I feel this is the whole debt-enslavement to money system in the works.


Originally posted by AnIntellectualRedneck
Between a crappy economy, stagnant wages, and tons of student debt, it really shouldn't be all that big of a surprise that it's happening. I lived alone for a long time. Just recently returned home. Though, granted, it's more about a stable environment until I find stable employment than anything.


Ding! Spot on.

Personally I moved out twice, and moved back in, lack of money, lack of funding for projects that we worked on in my job. It's all unpredictable. So is life.

I don't mind being at home now (at 28). I figure pay off my school loans, pay off my new car (old one pretty much died and I need one for work), save up 10-20k THEN buy a house for myself (SCREW renting!)

Oh and when I buy a house, I'm getting room mates. So I don't have to pick up the whole mortgage tab by myself. This way I live relatively cheap (few hundred bucks a month for utils, taxes) and be able to save money instead of drowning in debt.


If you think about the multi-generational household... you have the grandparents who are retired taking care of the children while the parents are at work. They might even clean and cook some food so when you get home from work the children are fed and doing homework and you can just sit down to eat instead of having to spend time while you're already exhausted from work to make food.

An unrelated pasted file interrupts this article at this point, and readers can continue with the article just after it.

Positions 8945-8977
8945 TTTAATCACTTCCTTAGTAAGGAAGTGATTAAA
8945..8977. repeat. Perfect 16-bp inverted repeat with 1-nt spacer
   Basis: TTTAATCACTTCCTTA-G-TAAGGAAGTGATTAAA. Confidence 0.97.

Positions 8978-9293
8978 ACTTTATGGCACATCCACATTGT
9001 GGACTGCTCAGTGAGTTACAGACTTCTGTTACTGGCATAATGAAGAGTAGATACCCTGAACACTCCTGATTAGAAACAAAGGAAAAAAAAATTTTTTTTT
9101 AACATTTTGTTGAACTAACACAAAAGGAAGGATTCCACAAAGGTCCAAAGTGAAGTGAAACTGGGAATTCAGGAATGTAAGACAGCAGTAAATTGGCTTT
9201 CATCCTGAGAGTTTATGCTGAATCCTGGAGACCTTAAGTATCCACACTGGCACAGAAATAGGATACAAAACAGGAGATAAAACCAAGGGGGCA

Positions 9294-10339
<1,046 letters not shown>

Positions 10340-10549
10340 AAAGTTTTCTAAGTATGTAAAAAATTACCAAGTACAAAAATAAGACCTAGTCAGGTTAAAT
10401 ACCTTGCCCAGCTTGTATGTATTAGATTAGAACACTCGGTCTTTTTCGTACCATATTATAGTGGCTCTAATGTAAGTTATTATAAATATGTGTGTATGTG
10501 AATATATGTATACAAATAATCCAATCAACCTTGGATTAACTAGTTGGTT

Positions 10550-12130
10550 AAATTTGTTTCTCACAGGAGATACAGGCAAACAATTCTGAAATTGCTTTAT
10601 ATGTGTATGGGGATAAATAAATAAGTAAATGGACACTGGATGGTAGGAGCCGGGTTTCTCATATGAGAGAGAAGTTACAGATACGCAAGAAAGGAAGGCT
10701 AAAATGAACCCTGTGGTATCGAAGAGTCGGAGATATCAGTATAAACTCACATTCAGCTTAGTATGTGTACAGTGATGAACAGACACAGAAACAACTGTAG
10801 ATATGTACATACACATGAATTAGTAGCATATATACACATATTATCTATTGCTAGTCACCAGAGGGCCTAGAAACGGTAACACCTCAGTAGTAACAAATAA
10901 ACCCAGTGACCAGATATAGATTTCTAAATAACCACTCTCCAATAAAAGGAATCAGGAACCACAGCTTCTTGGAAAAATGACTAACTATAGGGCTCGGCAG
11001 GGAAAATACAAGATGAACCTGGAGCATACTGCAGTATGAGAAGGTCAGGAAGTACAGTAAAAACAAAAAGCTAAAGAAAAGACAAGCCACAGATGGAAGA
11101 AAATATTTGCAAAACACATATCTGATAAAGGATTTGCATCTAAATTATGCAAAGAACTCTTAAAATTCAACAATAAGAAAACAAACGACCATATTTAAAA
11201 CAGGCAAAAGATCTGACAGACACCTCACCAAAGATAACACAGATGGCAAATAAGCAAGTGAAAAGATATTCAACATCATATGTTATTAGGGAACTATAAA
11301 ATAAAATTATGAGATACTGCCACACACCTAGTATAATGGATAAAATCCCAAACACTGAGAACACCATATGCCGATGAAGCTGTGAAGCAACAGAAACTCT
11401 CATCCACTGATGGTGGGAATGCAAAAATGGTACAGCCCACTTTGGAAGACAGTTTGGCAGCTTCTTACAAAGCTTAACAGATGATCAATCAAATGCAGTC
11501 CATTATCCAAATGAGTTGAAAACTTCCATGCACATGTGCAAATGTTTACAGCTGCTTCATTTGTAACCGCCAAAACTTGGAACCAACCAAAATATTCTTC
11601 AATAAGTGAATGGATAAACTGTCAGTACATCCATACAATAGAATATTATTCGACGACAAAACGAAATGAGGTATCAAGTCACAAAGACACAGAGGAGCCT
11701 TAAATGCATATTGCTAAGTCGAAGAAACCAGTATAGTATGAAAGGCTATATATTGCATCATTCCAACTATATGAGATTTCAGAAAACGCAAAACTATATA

Now if you split everyone up, then each have some type of debt for living expenses etc. You turned one debt-free household into 2 in-debt households. I think this is a conspiracy in itself to enslave people to debt.



posted on Mar, 18 2012 @ 10:02 PM
link   
I think the emphasis on the 18 to 23 year olds living at home isn't a bad thing.
My daughter went to college after high school, so a four year degree would leave you at home until at least 22 if you graduate at 18.
So statistically those numbers could just reference college kids living at home/dorms on the parents.
Then say some graduate high school at 19, then you have 23 year olds just graduating college.

Lucky my daughter became a nurse so there are plenty of jobs and the pay is great. Now she is going back to school for her nurse practioner's license. She has her own home and mortgage. The down payment came from a savings account set up at birth.

The other statistics for the after college crowd is the one that should be and is for me, concerning to our country. Without a college degree in a field that is hiring like medical, then the younger generation has a rough road.
I think there should be credits for the degree's that they have and apply them towards a field that they like and is hiring. So they could just take a few courses and be ready for the new jobs.

Without a degree, like when we were young, it is a real hard road.
Inflation of grocery prices alone would be a paycheck thirty years ago.



posted on Mar, 19 2012 @ 03:21 AM
link   



posted on Mar, 19 2012 @ 03:41 AM
link   
IMO shameing families into not living together is an act of economic terrorism. =D



new topics

top topics



 
9
<<   2 >>

log in

join